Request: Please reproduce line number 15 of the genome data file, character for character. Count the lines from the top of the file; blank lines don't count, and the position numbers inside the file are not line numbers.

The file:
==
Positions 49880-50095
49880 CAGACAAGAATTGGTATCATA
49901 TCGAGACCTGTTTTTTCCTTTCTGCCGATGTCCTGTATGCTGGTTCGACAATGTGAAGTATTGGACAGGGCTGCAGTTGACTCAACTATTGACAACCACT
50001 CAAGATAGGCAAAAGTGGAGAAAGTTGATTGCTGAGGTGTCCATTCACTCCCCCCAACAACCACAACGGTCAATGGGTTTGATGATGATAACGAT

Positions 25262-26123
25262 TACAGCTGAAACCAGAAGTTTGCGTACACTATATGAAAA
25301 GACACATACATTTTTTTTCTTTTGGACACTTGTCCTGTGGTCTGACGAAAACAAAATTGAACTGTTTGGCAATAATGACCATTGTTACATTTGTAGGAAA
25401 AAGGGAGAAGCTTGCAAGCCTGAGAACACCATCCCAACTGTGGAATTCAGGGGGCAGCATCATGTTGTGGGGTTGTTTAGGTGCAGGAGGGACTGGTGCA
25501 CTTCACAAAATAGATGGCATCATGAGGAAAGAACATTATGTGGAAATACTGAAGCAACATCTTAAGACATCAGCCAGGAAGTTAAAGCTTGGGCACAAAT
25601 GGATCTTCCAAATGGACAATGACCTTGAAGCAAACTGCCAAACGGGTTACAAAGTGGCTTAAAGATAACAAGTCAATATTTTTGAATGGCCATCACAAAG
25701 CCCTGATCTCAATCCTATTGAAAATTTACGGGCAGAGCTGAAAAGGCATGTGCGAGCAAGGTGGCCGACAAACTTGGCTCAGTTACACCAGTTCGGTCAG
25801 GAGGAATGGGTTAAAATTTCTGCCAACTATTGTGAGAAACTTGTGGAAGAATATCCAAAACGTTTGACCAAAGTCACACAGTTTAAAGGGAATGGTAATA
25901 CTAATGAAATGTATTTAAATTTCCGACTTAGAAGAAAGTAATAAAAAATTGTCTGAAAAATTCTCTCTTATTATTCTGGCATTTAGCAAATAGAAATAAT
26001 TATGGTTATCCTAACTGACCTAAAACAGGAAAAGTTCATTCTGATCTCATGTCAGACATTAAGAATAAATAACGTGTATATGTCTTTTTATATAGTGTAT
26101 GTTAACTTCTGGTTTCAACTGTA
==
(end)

26101 GTTAACTTCTGGTTTCAACTGTA